Microsoft's Project Natal has the potential to inspire four year's worth of innovation on the Xbox 360 system, according to outgoing president Robbie Bach.
He said that the motion sensing device breathes new life into the hardware mid-way through its lifecycle – something that he considers the "Holy Grail" as it can reinvigorate the 39 million hardware units already in homes around the world without asking consumers to pay out for a new console.
"There's a tremendous opportunity from a business perspective to produce a new experience for people without shipping a new console," Bach told Techflash.
"I mean, that's sort of the Holy Grail in many ways of the console world is how do you ship completely new game experiences without actually forcing everybody to start over again, and I think Natal certainly presents that opportunity."
"You know, now when I think about the broader impact, I think you're going to feel that over 12, 24, 36 months, because I think we'll do some great experiences out of the gate, and people will say, wow, that's really cool, and then the creative teams will really hit their stride, then the technology team will really hit its stride, and how it integrates with Live will get enhanced. Because it's software and services oriented, you've got three, four years of some really cool innovation that can happen."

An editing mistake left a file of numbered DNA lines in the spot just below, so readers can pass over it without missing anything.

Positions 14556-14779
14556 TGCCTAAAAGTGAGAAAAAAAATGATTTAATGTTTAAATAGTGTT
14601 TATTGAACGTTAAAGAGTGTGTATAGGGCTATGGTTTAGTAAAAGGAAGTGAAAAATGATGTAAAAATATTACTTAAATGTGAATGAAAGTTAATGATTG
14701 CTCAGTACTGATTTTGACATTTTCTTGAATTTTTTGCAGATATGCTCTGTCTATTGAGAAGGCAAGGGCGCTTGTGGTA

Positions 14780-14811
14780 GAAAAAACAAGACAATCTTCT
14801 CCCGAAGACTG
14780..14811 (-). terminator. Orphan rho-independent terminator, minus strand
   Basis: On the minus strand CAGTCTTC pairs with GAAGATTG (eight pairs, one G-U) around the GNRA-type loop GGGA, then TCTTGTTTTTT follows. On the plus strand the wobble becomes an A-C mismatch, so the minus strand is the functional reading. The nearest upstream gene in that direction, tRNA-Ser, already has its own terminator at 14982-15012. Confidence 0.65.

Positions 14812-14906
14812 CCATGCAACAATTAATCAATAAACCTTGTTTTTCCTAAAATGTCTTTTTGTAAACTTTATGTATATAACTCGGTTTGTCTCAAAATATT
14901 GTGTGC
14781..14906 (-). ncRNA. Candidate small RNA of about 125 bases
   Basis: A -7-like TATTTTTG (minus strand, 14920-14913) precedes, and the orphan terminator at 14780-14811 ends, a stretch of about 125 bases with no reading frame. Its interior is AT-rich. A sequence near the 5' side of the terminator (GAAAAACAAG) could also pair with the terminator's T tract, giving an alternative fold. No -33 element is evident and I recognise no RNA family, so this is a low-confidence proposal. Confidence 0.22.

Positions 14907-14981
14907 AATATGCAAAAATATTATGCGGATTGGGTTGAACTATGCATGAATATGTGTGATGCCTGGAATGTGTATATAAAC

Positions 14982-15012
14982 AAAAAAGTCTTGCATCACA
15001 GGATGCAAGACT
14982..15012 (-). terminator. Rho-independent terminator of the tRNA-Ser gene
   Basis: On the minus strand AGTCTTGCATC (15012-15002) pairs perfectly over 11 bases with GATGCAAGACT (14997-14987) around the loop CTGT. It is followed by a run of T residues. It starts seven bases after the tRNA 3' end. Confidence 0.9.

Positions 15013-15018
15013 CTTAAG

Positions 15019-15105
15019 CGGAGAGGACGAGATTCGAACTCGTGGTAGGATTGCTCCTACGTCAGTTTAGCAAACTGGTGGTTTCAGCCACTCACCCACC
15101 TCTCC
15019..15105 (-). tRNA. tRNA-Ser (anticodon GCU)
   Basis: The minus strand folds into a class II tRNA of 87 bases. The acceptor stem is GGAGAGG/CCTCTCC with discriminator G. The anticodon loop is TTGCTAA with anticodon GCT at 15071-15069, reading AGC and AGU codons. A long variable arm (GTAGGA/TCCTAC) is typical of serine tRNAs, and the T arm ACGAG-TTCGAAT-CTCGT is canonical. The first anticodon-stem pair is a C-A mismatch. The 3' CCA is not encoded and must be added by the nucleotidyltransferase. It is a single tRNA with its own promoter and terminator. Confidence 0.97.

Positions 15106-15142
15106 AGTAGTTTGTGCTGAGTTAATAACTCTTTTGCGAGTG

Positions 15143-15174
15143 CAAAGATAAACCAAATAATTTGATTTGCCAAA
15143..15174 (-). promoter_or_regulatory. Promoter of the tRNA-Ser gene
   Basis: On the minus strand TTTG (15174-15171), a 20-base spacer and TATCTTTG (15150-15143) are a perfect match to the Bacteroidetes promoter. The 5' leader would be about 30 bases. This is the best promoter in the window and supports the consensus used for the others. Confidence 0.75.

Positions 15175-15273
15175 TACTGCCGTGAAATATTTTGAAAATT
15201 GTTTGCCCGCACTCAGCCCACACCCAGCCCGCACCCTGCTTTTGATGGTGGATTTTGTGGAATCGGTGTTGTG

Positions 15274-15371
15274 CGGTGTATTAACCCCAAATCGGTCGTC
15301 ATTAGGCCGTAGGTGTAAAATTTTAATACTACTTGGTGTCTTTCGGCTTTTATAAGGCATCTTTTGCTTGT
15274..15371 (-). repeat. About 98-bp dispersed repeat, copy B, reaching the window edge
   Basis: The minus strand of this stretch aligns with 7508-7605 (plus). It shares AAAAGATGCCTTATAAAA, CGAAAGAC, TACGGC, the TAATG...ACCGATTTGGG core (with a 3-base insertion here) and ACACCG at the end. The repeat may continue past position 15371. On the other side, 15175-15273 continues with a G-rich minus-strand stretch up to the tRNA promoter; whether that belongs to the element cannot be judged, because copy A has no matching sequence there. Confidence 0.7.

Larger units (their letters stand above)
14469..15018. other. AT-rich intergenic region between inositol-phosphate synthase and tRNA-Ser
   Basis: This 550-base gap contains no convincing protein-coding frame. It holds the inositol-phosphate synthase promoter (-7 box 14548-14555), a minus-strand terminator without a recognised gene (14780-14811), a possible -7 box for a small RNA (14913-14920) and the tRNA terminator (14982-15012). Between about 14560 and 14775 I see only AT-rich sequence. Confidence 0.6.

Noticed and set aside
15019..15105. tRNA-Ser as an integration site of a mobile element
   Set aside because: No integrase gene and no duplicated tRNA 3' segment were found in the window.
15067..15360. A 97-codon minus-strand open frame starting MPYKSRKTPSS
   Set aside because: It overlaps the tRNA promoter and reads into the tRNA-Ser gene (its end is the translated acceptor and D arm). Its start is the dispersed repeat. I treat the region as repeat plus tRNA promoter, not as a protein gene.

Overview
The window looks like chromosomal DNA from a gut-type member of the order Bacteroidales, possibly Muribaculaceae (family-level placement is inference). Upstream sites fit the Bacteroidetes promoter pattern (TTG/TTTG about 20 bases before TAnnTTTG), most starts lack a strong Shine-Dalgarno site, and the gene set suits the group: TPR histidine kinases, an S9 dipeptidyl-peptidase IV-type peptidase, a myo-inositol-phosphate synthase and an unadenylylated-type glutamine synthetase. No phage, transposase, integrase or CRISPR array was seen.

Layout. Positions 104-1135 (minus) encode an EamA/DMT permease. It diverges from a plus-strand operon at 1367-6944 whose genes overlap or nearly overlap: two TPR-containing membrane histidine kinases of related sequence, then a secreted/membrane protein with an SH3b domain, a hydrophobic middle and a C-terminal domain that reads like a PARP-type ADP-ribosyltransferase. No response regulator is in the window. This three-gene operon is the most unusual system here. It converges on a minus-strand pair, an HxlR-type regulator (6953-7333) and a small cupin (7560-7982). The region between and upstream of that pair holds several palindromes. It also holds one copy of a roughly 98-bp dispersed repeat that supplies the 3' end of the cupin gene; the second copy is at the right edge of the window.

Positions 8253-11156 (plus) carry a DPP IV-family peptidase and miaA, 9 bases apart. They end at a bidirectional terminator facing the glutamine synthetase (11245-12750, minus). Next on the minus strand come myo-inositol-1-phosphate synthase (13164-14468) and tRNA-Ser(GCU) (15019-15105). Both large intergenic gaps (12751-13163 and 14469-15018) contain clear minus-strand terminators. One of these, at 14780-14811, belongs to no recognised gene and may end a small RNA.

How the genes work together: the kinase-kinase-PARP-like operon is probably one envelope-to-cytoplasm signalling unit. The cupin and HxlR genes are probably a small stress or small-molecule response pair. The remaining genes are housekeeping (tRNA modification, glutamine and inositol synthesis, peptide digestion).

"It's a midlife kicker for the 360, and it's an opportunity to really drive that business in a dramatic way," he added.
Bach announced yesterday that he's to retire from Microsoft after leading the Xbox 360 division, handing over control to Don Mattrick, who he praised for being able to balance business with the creative understanding needed to manage an entertainment product.
"He's a great combination of a guy who's a CEO-type guy who knows how to run a business, but yet who understands great creative sensibilities and understands how to work with creative talent. You don't see that kind of capability very often," said Bach.
Discussing the high cost of entry for Microsoft to enter the home console business, Bach acknowledged the company had lost a lot of money taking on Nintendo and Sony, but the long-term investment has paid off in the past three years.
"I lost exactly how much money I wanted to," he said.
"Here's the way I think about it. The company did make deep investments, there's no question about that. On the other hand, you're now seeing the fruits of that reward, so three years of continuing profitability with actually I think a lot of upside going forward, especially given what we're doing with Natal. Plus the asset value of what's been created, forget the ongoing earnings potential that's been created, but the asset value of what's been created more than makes up for the investment we made."